Faculty speak on designing robotics workshop

Faculty+speak+on+designing+robotics+workshop

Two Gannon University professors will be spending their spring break in Jordan to assist in the development of a robotics curriculum for high school students in Iraq.

Kathy Kingston, Ph.D., associate provost of academic affairs, and Mark Blair, an instructor in computer and information science, were invited to participate in an International Research and Exchange (IREX) grant that funds faculty at the University of Baghdad to learn methods of teaching robotics.

IREX is an international nonprofit that aims to promote lasting global change by enabling individuals and communities to build strong societies through education that supports economic development, social reform and civic participation.

Kingston and Blair are currently developing a curriculum for the professors in Iraq and will travel to Jordan over spring break and again in August to hold teacher training workshops for the professors. Between Kingston and Blair, the faculty from Gannon have experience in teacher training and robotics.

Kingston, whose background is in teacher education and training, is designing lesson plans and classroom activities for the University of Baghdad students who are studying to become high school teachers. She has been providing teacher training workshops in Jordan for the past seven years and has many colleagues and friends in the education field in Jordan.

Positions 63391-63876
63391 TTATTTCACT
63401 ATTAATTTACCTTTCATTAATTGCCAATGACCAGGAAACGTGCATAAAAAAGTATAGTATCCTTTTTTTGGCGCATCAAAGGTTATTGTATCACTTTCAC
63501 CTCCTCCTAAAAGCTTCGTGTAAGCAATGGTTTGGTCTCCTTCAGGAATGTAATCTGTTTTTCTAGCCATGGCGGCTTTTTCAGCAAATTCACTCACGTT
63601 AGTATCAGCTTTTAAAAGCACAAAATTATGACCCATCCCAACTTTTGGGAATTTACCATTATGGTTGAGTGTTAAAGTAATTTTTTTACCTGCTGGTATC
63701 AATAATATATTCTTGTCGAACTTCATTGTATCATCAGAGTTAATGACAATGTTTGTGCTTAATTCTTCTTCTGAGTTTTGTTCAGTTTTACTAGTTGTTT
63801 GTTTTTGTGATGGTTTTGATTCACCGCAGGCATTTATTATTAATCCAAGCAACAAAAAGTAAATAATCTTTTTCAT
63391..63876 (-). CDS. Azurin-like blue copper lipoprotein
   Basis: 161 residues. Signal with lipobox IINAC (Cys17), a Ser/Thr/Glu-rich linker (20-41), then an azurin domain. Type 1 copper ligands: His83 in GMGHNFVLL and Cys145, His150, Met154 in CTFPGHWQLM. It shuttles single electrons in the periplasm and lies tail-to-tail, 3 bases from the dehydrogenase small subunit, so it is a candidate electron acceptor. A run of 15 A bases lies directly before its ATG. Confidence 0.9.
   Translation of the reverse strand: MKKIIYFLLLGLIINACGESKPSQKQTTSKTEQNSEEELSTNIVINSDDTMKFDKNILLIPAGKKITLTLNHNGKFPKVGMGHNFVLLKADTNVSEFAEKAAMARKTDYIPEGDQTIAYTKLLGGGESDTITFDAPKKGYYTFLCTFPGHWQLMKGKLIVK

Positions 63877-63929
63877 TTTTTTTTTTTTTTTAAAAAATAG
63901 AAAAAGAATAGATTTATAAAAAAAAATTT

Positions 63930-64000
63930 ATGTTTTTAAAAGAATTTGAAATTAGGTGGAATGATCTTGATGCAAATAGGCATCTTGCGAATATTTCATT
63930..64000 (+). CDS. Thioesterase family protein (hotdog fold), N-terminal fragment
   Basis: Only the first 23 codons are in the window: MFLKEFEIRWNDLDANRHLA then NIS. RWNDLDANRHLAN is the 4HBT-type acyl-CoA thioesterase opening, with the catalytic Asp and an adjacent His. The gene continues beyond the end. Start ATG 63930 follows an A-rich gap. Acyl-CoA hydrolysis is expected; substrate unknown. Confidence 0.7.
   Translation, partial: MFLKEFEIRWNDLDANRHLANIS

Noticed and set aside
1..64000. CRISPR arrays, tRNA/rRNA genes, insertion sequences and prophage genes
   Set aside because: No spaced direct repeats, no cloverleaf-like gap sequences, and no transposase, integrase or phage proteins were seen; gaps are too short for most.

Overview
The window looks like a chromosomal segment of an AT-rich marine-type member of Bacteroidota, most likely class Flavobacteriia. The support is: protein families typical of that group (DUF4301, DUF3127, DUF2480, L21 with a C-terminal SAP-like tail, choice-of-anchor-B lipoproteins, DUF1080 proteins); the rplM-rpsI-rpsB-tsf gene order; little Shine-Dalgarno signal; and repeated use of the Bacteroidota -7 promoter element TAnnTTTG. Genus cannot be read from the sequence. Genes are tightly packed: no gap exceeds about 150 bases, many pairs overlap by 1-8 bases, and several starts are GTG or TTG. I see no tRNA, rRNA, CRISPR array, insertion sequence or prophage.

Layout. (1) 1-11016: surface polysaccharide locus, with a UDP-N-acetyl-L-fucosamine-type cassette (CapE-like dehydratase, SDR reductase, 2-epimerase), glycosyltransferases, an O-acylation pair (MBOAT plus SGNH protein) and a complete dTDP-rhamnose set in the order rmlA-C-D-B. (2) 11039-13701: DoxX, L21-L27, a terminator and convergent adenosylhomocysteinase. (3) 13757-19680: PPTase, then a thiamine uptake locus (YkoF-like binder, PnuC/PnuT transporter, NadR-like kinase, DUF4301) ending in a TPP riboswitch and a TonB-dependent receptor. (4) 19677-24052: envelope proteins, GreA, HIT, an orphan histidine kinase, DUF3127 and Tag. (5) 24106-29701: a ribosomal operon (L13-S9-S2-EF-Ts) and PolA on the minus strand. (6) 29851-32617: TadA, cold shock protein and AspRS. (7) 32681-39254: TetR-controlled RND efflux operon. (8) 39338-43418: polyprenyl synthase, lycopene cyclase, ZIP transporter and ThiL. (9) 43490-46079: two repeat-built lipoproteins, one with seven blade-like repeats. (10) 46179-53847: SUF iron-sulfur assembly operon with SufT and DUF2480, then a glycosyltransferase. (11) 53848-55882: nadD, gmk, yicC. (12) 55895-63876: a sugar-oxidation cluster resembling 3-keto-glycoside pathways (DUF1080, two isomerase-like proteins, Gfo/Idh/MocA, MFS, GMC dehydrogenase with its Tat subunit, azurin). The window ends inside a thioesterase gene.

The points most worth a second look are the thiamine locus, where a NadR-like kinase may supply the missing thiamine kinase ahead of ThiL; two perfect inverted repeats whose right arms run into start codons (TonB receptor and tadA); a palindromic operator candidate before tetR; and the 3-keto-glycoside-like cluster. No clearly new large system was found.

Blair has a background in robotics as a “content expert” and is developing the knowledge and skills required to build and program robots, Kingston said. He is also the faculty adviser of GUBotDev, Gannon’s student-run robotics club that works with local and university technologies like Zurn’s 3-D printer.

GUBotDev uses student research to develop original technology and enhance learning and innovation through software application, engineering and mathematics to solve real-world problems or meet market needs, Blair said.

“This is a replicable model we believe can benefit other universities and institutions of learning,” Blair said.

“This is not a class,” Kingston said.

Blair described the workshop as a fully replicable workshop curriculum with supplies and learning aids.

After hearing about other schools in Jordan that offer robotics classes, the University of Baghdad expressed interest in training teachers in a similar curriculum that encouraged students to pursue STEM (Science, Technology, Engineering and Math) careers.

IREX contacted Kingston to request Gannon’s partnership in the grant for a robotics curriculum because it recognized the work Gannon has done in Jordan over the past five years, including teacher workshops, Kingston said. Gannon has a strong partnership with the American University of Madaba in Jordan and students have gone to AUM for a semester exchange.

“The University of Baghdad felt that by preparing teachers in Iraq how to teach robotics to high school students they could help their country become stronger and build up the capacity of the next generation to contribute to the Iraqi economy and society as a whole,” Kingston said.

Blair said another reason for the partnership is that this is a great opportunity for collaboration and to work on cool stuff like robotics.

“Techies love to work with other techies,” Blair said.

   “Software, mechanical and electrical engineers are creators and love creating, but we all stand on the backs of giants.  We are always reaching for the horizon and we carry each other there.”

One of the challenges Kingston and Blair will face is communicating with the faculty in Baghdad, but Kingston said the teachers are proficient in English, although it is their second language.

Language barriers challenge teachers and professors to improve their communication skills, Blair said.

Taylor Wolff, a junior medical technology major, said she thinks the endeavor is a great program.

“It’s awesome that Gannon is reaching out to other parts of the world,” Wolff said.

 

KELSEY GHERING
[email protected]